The Black Box Theater at the Premier Centre for the Arts lives up to its name. With black walls, the small room seems claustrophobic and the least likely place that anybody would stage the colorful cacophony of texture, relentless rhymes and sing-along-worthy songs of a musical like "Seussical Jr."
Cue Nick Manerchia and his team of forward-thinking dramaturges, directors, set builders and costume-makers and, in two shakes of a cat's tail, with twinkles in their eyes, they figured out how to transform darkness into light.
"The Black Box can be limiting, there's no question," said Manerchia, who is also a PCA director and theater instructor. "But, the small space leaves a lot of room for other things. We can do minimal sets and epic costumes. We can actually give people a different experience that, more often than not, is even more satisfying."
This is not PCA's first partnership with Dr. Seuss and his over-the-top, silly-but-wise cast of characters. But, it has been awhile. Manerchia said that the theater first took up the colossal task of bringing the whimsical words of the beloved children's writer in 2004 when the theater still rented out space from Middletown High School.
"It was actually our very first show," said Manerchia. "So, some groups might worry about taking on 'The Cat in the Hat' or Horton the Elephant but we didn't hesitate. The storyline-which is mostly song-is one that everyone seems to love. We couldn't wait to get started."
SMALL STATURES, BIG WORK ETHIC
Get started, they did. Rehearsals began on June 17-a Monday, to be exact-and all 35 kids, plus crew members and volunteers set themselves to work.
"We blocked the entire show in five rehearsals. That's just 15 hours," said Director Mary Dina. "It sounds like a lot but it's not. Not at all. But, that also means that the cast had to be off book very quickly, too. So, believe it or not, it actually only took a few more rehearsals before most of the kids had their parts down pat."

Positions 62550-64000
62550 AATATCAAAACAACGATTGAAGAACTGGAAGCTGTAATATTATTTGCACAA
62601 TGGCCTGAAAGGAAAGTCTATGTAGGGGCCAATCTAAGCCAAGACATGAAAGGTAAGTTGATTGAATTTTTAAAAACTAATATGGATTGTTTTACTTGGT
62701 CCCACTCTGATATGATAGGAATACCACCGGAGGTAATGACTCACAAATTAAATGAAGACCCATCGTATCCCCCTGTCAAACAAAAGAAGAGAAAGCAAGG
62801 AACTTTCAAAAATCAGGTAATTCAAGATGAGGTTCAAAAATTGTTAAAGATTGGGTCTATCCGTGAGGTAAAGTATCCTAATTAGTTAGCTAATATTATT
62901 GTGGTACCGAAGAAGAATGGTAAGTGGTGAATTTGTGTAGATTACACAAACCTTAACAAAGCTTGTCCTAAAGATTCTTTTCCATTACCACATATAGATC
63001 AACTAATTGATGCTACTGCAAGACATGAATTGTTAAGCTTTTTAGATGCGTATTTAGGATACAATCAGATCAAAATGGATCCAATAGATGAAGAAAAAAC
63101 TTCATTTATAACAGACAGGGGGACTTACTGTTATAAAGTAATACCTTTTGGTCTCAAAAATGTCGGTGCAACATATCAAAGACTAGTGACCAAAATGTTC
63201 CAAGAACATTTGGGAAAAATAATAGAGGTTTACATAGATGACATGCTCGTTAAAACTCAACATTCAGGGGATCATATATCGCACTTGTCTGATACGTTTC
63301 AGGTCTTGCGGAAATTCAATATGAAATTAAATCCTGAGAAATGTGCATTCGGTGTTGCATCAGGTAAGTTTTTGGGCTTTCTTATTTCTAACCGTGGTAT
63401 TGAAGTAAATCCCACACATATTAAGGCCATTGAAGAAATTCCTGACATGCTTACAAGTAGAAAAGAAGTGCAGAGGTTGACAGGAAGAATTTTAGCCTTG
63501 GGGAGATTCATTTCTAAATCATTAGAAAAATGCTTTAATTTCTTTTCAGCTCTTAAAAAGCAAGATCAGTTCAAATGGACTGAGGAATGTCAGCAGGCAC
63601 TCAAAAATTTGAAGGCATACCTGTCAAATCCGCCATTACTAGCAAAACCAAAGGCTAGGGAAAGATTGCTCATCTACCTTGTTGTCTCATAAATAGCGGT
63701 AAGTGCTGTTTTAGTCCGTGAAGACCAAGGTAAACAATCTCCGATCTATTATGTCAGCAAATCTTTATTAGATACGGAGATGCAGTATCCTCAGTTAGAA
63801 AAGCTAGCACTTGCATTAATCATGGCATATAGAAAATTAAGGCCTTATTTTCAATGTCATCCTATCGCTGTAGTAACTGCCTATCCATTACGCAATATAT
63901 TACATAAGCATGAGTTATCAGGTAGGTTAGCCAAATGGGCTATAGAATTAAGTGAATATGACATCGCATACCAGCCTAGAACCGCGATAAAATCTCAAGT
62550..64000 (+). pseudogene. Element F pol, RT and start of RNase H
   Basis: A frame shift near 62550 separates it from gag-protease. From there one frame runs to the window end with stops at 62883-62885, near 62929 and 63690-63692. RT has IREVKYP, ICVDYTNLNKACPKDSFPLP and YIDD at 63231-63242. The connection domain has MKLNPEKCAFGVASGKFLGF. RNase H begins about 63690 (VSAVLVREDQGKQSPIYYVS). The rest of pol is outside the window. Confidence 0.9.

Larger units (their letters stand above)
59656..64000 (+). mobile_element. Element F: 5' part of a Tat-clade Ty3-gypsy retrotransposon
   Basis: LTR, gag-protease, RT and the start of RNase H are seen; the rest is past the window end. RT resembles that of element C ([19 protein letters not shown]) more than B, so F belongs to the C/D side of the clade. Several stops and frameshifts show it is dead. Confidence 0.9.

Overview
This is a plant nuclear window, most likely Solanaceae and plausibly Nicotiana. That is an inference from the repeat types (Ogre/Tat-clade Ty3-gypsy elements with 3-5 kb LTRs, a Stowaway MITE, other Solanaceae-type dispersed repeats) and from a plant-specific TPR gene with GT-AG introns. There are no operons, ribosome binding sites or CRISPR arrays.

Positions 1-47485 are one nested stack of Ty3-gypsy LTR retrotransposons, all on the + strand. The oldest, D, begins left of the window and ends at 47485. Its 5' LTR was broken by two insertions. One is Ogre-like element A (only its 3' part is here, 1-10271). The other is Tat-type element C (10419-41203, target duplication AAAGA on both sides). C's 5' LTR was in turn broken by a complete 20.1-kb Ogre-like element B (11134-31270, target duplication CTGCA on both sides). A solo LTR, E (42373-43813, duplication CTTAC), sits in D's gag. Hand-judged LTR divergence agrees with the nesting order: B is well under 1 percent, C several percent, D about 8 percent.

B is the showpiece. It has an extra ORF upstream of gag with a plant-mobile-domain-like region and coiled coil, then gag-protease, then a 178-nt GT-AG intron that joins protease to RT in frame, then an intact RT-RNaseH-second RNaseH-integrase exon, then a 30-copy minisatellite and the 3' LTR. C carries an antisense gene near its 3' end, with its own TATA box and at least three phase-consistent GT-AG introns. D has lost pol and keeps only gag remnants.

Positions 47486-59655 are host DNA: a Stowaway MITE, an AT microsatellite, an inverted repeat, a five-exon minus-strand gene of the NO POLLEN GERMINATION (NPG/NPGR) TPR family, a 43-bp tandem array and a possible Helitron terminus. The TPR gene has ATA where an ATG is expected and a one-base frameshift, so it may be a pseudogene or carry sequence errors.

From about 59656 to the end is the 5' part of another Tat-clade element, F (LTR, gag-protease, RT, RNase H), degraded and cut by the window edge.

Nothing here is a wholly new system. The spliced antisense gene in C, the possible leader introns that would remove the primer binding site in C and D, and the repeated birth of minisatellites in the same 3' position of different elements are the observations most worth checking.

For the more seasoned actors, that might not seem like a big deal. It's just part of being in a show. However, for a newcomer, who's only five years old, there's the possibility that it will be overwhelming.
"Everybody has worked so hard," said Dina, who couldn't seem to help but beam and smile when she talked about the cast. "I'm so proud. Our youngest is five years old-we have several young children-and despite the commotion, the constant choreography, the vocal lessons-they've all just thrived."
Like Dina, Musical Director Cody Munzert attributes the success of the rehearsals to the hard work of the cast. But, in his mind, there's more to it than just hard work.
Page 2 of 2 - "It's mostly energy. The kids have to be excited and they have to want to be there," said 19-year-old Middletown High School graduate Munzert. "And, the energy these kids are bringing is just incredible. They've had something like 40 songs to learn. There's been no complaining, though. Just infectious enthusiasm."
CONSPICUOUS COSTUMED CHARACTERS
When asked about the best part of the production, which is a complex combination of many Dr. Seuss books, all three directors point to the color and the costumes, which were designed and put together by long-time and well known creative force of Dana Kimbrough who used bright colors, lots of tulle and a healthy supply of feathers to bring talking birds and the whole crazy cast alive.
"The color is just amazing," said Dina. "I think it's why I love the opening the most. All the characters enter on the word 'Seuss' and you are just attacked by color. It brings out a lot of the personality of the show and of the kids."
From that opening number, several familiar faces emerge. First, there's Horton the Elephant, who faces two challenges: protecting the invisible Whos and guarding an abandoned egg left to his care.
And, of course, chaos ensues. How could it not when the Cat in the Hat is acting as the narrator?
13-year-old Katie Smith is bringing the white glove and striped hat-wearing mischievous feline to life. It could be intimidating. Smith actually finds the character fun and relatable.
"It's so much fun. As the Cat in the Hat, I get to be about 12 different characters from a doctor to a ringmaster," said Smith with a smile not unlike the famous cat's famous grin. "I also like that the words work out so that people are free to interpret them any way they want to."
Director Dina had a similar take, adding that audiences will not be disappointed.
"The whole visual aspect of it is intoxicating," she said. "The color brings out the energy and the enthusiasm and from the very first second, you are in it. You can't take your eyes off of it."